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Risk in Context

Want to Improve Property Insurance Renewals? Start With Your Data

Posted by Michael Rouse July 30, 2015

After many years of hearing the message, companies appear to be taking it to heart: Data quality matters. A recent Marsh survey during our The New Reality of Risk webcast series asked participants to respond to this statement: “I’m confident that my organization consistently provides high-quality data on property exposures to our underwriters.”

The results from more than 170 risk executives:

  • 77% said true.
  • 9% said false.
  • 14% said they weren’t sure.

And that is good news.

Since at least in the aftermath of Hurricane Katrina, which struck 10 years ago, insurers, Marsh, modelers, and others have been touting the virtues of data quality when modeling catastrophe (CAT) risks. To see nearly 8-in-10 respondents saying they are practicing what we preach is encouraging.

CAT modeling is a key component of every property placement. It’s often the driving factor in insurer participation, pricing, and terms and conditions — not to mention an important way for you to better understand why you’re buying particular coverage. CAT models are highly sensitive to uncertainty driven by poor or missing data. When you provide underwriters with high-quality data, you can better quantify and qualify the risk being considered, which can result in significant premium savings.

Good data is especially important now because modeling firm RMS just released version 15 of its North American hurricane season model. This release is an update, not a full rewrite, of the model that will bring changes of typically low to moderate impact for organizations. The expected change in modeling results should range between 10% decreases to 10% increases in the average exceedance probability (AEP) and corresponding average annual loss (AAL), depending on an insured’s risk profile.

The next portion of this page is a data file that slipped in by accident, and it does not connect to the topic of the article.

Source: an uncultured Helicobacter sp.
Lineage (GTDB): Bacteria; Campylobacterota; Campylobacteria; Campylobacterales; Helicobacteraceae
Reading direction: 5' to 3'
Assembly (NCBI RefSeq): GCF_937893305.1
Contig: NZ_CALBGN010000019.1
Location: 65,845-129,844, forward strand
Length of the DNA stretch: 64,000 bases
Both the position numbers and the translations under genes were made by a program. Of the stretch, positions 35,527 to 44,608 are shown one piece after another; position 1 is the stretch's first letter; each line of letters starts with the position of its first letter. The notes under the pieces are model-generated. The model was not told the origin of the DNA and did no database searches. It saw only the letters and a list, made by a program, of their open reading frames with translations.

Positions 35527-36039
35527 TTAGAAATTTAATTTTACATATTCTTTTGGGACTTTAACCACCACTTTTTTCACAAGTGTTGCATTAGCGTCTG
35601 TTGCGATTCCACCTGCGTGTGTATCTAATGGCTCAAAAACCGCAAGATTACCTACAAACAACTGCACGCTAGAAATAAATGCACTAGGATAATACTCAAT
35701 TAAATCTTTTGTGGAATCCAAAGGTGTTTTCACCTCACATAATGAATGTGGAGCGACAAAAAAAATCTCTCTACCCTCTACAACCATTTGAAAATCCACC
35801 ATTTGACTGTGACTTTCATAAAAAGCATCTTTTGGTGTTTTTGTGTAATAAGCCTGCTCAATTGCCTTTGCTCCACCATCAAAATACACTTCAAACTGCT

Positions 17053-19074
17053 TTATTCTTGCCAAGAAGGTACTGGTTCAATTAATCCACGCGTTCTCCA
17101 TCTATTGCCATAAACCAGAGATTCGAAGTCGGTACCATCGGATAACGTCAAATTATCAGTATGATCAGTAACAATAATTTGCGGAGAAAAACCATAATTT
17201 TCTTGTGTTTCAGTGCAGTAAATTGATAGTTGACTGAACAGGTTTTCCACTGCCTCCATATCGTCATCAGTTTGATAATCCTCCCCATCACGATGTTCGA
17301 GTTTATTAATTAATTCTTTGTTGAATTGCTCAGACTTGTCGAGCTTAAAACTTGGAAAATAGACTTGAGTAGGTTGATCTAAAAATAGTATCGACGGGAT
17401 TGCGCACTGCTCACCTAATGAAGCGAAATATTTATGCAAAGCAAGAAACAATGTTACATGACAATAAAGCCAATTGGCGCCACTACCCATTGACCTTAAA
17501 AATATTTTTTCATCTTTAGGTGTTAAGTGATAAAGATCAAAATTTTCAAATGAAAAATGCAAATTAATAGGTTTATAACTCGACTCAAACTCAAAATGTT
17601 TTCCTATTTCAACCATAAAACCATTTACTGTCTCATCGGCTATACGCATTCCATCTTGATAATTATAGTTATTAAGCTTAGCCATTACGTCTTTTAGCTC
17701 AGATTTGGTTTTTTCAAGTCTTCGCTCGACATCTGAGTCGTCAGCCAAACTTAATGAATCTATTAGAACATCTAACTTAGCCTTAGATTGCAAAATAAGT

Generally, modeled losses are expected to show an overall decrease, but some areas may see increases due to new classifications of vulnerability. These include claims from Superstorm Sandy, flood damage to machinery and equipment stored in basements, and new building codes in Florida.

My Marsh colleagues and I recommend that modeling or remodeling be done after the RMS 15 release, especially on windstorm-exposed risks. Doing so will enable you to better understand what’s changed and, more importantly, identify areas of potential data weakness that need to be addressed in order for carriers to get the best modeling result possible.

The bottom line? You should work with your insurance advisors to validate modeling data that increases accuracy, decreases uncertainty, and better informs underwriters and you. Investing in data validation generally yields very solid returns.

Related to:  Property

Michael Rouse

US Property Practice Leader